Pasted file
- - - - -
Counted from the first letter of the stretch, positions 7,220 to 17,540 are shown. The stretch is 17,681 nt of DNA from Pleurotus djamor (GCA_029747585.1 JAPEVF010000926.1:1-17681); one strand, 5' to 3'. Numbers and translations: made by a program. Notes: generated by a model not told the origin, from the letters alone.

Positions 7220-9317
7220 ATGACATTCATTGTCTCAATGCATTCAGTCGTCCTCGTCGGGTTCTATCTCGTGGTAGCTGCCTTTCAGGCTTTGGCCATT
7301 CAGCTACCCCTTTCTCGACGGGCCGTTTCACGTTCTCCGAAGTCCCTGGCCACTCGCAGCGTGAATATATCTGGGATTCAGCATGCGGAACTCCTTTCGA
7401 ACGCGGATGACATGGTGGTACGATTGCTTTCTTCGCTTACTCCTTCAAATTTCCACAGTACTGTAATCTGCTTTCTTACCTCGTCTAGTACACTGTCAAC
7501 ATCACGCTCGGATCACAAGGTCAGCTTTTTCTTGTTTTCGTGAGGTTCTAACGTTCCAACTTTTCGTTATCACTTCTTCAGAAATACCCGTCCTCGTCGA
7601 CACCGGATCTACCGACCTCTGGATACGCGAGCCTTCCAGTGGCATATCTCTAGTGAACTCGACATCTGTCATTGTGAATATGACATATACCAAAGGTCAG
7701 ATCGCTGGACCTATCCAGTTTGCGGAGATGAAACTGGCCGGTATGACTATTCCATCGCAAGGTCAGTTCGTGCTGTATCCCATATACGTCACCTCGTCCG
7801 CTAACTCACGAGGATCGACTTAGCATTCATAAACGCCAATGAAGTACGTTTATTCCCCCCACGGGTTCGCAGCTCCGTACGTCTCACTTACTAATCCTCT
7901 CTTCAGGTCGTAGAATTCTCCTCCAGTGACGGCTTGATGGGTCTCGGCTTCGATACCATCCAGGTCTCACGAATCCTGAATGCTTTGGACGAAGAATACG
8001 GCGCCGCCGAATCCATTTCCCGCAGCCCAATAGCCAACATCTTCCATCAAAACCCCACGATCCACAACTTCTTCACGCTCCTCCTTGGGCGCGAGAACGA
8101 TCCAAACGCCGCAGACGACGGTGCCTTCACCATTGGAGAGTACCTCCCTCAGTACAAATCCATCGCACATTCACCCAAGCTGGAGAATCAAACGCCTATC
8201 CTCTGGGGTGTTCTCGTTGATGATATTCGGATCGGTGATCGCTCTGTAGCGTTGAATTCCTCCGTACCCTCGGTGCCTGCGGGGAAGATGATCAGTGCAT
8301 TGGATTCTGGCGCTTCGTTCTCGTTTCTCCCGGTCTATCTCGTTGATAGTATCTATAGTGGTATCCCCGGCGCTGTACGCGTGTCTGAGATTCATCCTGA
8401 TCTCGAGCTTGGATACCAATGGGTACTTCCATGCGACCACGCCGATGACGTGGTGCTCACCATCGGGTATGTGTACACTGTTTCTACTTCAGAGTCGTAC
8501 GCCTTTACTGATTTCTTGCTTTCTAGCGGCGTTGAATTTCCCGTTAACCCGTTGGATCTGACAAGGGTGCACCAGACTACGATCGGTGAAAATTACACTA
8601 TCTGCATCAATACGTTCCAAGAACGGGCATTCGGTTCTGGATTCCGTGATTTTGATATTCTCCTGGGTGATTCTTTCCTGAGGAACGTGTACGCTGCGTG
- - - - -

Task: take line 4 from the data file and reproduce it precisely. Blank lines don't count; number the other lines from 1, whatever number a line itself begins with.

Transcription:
7301 CAGCTACCCCTTTCTCGACGGGCCGTTTCACGTTCTCCGAAGTCCCTGGCCACTCGCAGCGTGAATATATCTGGGATTCAGCATGCGGAACTCCTTTCGA